2016 polls will consolidate our democracy – Mahama
President John Mahama has assured the world that Ghana will this year consolidate its democratic credentials through a peaceful poll to elect people to lead the country.
“I believe and I’m sure all of us have faith that this democratic journey that Ghana is on will continue successfully. We will have an election; there will be no violence. We will go and make our decision known,” he said.
Speaking at a 31st watch night service at the Living Streams Ministries in Accra to usher in 2016, he said Ghana continues to be an island of peace courtesy the intercessory prayers of its religious leaders.
The President said Ghana, unlike other countries in the region, has enjoyed the peace and stability; something he said the people should appreciate and thank God for.
“The fact that we sleep and wake up and we don’t have to run away from our country and be displaced because of acts of violence is something that we must appreciate and pray for,” he stated.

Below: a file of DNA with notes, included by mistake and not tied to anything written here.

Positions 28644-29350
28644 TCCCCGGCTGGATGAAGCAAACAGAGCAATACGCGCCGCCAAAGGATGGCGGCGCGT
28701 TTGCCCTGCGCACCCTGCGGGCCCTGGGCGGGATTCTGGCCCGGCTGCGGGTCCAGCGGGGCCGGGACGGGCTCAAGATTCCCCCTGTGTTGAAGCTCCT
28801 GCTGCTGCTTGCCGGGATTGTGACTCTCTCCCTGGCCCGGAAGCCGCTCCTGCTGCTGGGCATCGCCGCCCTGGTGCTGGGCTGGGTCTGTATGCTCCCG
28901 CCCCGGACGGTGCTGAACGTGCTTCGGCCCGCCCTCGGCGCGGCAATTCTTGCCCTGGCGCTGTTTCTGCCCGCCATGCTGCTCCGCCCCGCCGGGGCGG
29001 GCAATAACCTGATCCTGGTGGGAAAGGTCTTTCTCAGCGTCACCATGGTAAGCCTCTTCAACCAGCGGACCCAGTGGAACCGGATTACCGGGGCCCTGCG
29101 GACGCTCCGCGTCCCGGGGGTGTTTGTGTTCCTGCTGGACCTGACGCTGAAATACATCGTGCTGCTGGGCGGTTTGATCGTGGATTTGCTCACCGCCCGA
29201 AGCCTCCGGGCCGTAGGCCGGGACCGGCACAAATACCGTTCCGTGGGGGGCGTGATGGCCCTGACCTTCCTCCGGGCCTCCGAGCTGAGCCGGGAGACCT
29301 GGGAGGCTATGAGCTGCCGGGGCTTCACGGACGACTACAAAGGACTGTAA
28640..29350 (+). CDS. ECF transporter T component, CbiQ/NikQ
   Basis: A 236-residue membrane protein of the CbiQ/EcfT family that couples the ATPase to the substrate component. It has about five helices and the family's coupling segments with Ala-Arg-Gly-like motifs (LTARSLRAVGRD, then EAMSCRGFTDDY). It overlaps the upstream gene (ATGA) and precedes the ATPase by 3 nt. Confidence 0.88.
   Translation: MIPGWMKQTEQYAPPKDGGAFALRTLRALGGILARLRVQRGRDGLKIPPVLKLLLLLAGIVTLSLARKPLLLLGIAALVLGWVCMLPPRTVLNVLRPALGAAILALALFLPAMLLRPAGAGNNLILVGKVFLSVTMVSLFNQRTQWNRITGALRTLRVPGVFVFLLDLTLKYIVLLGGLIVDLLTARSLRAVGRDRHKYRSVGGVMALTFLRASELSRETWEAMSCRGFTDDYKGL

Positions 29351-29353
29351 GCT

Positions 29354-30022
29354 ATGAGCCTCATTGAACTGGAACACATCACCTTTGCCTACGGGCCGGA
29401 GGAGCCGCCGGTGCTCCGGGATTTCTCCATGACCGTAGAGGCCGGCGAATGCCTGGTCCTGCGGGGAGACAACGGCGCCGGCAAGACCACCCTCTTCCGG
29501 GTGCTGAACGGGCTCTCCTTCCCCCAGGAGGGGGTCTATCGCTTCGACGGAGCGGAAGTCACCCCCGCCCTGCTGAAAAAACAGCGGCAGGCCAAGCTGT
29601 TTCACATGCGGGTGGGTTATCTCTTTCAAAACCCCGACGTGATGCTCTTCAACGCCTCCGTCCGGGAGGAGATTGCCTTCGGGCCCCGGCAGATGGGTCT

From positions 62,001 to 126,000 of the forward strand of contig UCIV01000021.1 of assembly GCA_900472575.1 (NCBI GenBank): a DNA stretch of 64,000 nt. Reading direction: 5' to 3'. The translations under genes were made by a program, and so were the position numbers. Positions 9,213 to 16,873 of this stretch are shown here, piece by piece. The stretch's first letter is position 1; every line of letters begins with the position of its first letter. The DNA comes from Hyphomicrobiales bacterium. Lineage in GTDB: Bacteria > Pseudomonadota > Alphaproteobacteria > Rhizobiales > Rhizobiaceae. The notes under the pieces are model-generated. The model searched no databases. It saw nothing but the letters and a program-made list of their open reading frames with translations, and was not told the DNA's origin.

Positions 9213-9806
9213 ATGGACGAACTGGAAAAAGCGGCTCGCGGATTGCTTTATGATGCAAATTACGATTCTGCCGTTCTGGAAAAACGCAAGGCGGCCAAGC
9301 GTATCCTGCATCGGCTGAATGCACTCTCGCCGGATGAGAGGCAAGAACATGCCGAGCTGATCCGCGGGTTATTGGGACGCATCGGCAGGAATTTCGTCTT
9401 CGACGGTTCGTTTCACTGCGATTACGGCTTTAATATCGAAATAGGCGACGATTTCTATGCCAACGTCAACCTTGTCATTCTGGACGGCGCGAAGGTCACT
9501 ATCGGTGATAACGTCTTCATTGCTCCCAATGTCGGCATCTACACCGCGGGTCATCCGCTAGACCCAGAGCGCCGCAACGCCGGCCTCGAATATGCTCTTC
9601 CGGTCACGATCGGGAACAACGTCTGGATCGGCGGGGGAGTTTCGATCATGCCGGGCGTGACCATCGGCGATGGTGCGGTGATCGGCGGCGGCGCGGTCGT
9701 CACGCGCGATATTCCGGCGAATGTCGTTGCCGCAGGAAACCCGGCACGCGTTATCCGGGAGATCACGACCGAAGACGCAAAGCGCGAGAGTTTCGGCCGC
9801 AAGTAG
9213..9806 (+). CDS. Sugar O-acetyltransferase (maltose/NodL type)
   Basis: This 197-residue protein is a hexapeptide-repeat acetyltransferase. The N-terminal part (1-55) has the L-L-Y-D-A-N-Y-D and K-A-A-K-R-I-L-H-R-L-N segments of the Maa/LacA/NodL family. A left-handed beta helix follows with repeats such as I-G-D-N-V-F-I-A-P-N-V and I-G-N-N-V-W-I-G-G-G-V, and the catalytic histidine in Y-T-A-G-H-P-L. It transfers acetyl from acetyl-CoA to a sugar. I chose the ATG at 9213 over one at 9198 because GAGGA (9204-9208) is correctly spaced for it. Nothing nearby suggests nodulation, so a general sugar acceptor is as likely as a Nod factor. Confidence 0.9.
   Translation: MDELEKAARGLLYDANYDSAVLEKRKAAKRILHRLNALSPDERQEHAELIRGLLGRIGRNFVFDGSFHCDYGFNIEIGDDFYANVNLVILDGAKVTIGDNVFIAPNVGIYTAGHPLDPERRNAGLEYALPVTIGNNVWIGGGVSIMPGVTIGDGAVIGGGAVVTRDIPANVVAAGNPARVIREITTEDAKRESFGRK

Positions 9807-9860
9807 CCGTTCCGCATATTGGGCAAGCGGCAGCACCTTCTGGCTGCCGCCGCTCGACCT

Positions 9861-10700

He added: “2016 is an election year, may God continue to grant us peace. Let’s learn to count our blessings” considering what war has done to some countries in the sub region.
President Mahama also said he believes in Ghana’s future and that the country will be great and strong, hence urged the people to shun pessimism and be pessimistic about the future.
He used the workings of ants to illustrate how the contribution of each and every Ghanaian matters in developing the nation, saying “Every single person matters. Everybody has a role in this country. From the President right down to whoever you consider the lowest denominator”.
He said often, people look at other countries and wonder why Ghana cannot be develop like those countries to the extent that some people even say, “as for Ghana, nothing can happen here. We should even have remained under the colonialists.”
To those people, the President said: “We can be like that country only if we believe that our country can be like them… If all of us believe we can do it this nation will get there.”
“All the nations that have reached where we admire and we think are advanced started from where we also started. Some of those nations are 300 years old. Ghana is 58 years. I’m sure when they were 58 years if you went and saw the conditions in those countries they will not be similar to what it is in Ghana. Ghana probably has made more progress in 58 than they made in 58 years of their lives,” he pointed out.